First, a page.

Talking to Young Children About Earthquakes

I just finished assembling my son’s earthquake kit for kindergarten.  We’ve done a lot of earthquake/emergency planning at home, so this didn’t seem like a big deal.  But then I had to write him a note to include in his kit.  That’s when the reality of being separated from my children during a natural disaster really hit me.

The school sits on top of the Hayward fault – the likely cause of my writer’s block. We’ve all heard the warnings. The last five significant earthquakes on the Hayward fault have been about 140 years apart. And the last major one was…140 years ago. Knowing this, and the fact there’s a pretty good chance my son could be at school if there is a big earthquake, what’s the best way to reassure him?

I turned to the Red Cross’s Bay Area chapter and We Care Children’s Services, a local children’s mental health organization, for resources and advice.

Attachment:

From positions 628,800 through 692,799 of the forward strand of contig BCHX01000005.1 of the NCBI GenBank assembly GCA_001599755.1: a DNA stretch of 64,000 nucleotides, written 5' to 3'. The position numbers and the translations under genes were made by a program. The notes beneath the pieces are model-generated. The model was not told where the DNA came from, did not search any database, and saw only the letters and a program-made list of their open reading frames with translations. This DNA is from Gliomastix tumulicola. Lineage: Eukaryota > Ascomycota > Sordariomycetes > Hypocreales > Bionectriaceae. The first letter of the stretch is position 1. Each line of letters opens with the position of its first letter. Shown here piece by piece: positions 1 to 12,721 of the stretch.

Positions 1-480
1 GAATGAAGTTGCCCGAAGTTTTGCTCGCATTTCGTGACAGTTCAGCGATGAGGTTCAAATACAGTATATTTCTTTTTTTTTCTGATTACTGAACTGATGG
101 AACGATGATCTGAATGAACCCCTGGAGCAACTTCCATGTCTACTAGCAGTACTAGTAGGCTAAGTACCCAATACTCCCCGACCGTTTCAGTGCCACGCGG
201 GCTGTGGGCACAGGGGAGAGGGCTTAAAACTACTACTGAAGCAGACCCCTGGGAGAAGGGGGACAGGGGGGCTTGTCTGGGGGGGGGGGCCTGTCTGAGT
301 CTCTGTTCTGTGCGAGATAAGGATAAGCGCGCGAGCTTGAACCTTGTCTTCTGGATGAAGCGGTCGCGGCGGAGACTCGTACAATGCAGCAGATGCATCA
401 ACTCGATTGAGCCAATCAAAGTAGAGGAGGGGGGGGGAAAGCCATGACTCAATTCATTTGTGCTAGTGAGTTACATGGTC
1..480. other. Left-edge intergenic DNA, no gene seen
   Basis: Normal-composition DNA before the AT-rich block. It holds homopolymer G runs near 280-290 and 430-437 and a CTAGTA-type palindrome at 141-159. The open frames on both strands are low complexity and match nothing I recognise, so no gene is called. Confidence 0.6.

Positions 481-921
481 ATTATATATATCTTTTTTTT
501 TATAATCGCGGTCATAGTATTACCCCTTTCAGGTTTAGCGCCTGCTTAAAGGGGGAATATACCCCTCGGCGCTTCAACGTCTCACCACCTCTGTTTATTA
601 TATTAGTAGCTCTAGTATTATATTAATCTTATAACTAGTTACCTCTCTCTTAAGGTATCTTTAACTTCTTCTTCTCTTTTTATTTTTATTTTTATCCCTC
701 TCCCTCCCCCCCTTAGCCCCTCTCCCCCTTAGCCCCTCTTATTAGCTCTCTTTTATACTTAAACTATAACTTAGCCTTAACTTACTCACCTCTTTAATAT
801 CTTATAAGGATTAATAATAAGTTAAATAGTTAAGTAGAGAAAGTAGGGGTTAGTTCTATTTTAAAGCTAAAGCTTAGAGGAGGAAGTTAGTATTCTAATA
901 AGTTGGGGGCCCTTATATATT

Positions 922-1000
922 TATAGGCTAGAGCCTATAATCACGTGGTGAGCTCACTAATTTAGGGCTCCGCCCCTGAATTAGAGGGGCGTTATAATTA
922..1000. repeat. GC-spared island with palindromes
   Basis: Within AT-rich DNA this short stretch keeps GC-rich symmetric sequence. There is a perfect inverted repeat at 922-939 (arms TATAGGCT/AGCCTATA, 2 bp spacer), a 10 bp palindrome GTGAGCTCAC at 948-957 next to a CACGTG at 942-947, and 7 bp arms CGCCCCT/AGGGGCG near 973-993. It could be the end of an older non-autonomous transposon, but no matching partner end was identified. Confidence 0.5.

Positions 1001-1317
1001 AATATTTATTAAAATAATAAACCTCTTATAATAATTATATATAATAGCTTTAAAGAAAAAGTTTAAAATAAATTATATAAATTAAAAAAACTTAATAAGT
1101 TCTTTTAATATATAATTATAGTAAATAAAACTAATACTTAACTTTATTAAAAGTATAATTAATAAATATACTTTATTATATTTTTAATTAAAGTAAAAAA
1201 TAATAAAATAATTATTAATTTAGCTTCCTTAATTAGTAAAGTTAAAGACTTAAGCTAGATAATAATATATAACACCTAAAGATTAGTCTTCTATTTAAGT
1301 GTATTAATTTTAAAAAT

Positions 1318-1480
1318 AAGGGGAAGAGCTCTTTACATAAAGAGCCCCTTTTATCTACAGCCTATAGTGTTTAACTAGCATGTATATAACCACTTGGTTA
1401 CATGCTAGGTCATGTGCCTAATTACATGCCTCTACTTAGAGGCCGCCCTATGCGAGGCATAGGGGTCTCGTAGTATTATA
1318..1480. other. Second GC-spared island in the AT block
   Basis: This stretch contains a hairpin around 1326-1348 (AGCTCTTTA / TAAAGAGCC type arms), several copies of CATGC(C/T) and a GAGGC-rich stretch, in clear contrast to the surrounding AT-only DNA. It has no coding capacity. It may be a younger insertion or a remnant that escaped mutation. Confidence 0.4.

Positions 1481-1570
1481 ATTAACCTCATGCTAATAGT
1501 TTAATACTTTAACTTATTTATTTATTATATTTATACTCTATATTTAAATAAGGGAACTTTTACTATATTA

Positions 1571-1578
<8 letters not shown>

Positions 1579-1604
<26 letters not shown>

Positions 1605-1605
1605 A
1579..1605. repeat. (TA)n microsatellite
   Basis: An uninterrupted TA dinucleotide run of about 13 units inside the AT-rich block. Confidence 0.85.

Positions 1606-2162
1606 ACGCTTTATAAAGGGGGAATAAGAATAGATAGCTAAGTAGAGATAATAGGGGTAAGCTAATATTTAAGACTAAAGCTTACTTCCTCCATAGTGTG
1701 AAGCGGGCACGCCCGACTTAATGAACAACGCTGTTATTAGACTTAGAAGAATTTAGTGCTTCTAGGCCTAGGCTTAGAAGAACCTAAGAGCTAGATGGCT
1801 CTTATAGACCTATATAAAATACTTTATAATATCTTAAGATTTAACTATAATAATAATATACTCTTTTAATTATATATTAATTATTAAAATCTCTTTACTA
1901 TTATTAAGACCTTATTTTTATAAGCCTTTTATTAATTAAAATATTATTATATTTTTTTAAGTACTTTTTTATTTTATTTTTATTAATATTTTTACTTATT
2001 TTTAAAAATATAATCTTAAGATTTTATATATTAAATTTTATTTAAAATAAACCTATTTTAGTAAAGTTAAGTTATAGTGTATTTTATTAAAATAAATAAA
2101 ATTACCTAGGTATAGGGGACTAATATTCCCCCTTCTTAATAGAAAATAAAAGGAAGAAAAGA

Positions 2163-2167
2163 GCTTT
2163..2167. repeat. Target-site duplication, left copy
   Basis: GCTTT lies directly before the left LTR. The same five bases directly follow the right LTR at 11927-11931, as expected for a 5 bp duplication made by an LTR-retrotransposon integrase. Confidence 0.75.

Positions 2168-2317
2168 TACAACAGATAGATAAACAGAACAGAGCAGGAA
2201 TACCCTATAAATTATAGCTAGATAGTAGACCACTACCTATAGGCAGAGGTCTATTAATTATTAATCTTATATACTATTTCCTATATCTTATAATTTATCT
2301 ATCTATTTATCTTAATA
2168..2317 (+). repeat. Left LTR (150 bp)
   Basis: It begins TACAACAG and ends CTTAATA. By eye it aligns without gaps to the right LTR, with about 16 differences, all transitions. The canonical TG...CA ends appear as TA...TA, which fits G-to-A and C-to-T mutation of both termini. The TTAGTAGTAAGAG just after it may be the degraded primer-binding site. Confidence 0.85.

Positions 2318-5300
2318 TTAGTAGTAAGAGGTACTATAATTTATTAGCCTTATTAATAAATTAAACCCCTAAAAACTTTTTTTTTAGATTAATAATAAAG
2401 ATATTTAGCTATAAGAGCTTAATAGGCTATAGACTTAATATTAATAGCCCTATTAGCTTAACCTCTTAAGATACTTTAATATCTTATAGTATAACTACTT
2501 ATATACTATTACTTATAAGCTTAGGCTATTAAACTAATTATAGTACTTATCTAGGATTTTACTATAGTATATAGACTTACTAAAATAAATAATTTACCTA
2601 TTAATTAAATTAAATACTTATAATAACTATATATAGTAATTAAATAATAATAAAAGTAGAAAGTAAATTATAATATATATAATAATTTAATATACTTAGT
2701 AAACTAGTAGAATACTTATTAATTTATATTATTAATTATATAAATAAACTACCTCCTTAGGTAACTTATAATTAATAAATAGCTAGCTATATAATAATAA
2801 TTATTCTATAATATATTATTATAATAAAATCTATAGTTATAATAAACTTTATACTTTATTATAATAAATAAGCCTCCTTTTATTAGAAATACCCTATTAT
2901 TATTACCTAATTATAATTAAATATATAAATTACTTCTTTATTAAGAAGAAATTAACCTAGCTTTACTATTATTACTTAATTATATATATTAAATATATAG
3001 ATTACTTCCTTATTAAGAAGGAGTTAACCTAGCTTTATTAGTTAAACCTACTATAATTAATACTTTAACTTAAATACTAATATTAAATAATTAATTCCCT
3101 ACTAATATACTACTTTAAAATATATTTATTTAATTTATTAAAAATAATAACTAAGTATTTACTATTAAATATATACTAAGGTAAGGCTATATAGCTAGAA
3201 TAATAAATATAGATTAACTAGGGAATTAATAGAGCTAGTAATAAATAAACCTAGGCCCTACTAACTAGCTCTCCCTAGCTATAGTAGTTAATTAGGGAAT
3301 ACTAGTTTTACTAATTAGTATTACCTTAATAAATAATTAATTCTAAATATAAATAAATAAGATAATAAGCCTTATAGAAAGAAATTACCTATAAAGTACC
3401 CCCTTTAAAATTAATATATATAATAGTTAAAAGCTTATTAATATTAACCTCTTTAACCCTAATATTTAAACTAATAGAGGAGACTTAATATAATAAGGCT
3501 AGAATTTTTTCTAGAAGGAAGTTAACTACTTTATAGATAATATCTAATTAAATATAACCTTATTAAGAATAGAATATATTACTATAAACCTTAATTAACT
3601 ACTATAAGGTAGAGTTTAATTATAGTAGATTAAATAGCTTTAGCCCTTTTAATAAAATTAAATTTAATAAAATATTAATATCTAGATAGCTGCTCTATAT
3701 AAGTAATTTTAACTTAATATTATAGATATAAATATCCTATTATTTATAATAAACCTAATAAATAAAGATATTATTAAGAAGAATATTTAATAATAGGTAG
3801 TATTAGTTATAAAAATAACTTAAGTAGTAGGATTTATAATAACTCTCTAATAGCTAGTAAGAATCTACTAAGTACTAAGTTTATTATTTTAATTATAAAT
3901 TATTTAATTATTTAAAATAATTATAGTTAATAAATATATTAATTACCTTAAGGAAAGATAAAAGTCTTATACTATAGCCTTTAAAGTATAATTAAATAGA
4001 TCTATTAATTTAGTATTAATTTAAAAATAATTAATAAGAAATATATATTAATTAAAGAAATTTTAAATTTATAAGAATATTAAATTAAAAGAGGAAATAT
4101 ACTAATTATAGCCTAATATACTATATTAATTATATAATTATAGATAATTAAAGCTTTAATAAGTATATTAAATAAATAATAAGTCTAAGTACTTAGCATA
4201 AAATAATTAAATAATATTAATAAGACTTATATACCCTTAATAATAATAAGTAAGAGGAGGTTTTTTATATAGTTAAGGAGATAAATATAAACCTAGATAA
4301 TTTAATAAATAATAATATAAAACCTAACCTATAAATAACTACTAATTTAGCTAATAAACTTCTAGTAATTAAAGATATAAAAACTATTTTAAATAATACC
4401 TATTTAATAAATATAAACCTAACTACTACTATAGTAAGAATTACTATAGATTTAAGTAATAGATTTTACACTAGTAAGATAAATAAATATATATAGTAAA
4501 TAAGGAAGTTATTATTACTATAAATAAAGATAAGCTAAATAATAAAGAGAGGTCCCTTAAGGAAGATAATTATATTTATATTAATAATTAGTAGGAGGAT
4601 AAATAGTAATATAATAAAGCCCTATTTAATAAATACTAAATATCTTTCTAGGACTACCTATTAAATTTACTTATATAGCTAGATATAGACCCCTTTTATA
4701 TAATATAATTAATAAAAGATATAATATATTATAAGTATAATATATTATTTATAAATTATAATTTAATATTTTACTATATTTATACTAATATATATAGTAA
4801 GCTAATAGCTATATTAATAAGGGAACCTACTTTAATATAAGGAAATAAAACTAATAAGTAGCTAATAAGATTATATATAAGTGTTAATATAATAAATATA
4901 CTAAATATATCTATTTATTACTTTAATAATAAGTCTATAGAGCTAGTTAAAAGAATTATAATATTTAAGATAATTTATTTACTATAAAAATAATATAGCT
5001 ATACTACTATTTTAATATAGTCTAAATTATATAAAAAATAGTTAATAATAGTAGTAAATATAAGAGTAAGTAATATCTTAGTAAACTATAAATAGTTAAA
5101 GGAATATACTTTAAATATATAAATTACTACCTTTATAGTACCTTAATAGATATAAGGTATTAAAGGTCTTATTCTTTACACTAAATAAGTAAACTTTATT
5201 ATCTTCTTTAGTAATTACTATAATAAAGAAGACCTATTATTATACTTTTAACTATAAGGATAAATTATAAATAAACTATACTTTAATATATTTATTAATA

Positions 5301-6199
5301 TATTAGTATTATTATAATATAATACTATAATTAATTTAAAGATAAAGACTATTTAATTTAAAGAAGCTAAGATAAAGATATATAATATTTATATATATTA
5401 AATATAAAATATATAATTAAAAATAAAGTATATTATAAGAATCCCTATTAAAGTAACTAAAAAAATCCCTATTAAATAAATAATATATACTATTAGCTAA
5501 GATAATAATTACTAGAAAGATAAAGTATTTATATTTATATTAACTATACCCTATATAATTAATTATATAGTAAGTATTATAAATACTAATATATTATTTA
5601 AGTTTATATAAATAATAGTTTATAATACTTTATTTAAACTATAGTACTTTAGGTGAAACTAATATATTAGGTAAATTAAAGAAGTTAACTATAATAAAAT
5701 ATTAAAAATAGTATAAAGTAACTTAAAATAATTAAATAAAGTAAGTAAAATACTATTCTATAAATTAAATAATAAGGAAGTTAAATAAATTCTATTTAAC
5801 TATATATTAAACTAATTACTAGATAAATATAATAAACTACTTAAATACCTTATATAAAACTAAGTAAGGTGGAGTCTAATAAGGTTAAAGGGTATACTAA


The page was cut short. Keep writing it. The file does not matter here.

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It’s National Children’s Mental Health Awareness Day

One in every five children and adolescents has an identifiable mental health need. Yet many of them will never get help.

Today is National Children’s Mental Health Awareness Day, an annual campaign to raise awareness about the importance of children’s mental health to their overall health and development. The theme of this year’s campaign is how children can demonstrate resilience and overcome the effects of trauma.

A growing body of research has proven that intense adverse experiences such as witnessing domestic violence, severe maternal depression, or physical abuse or neglect can cause traumatic stress in children. This stress – often referred to as “toxic stress” – can interfere with how children learn and affect how a child’s brain develops.  This is particularly alarming given that nearly half of all substantiated child abuse and neglect cases in Contra Costa County involve children up to age five. Continue reading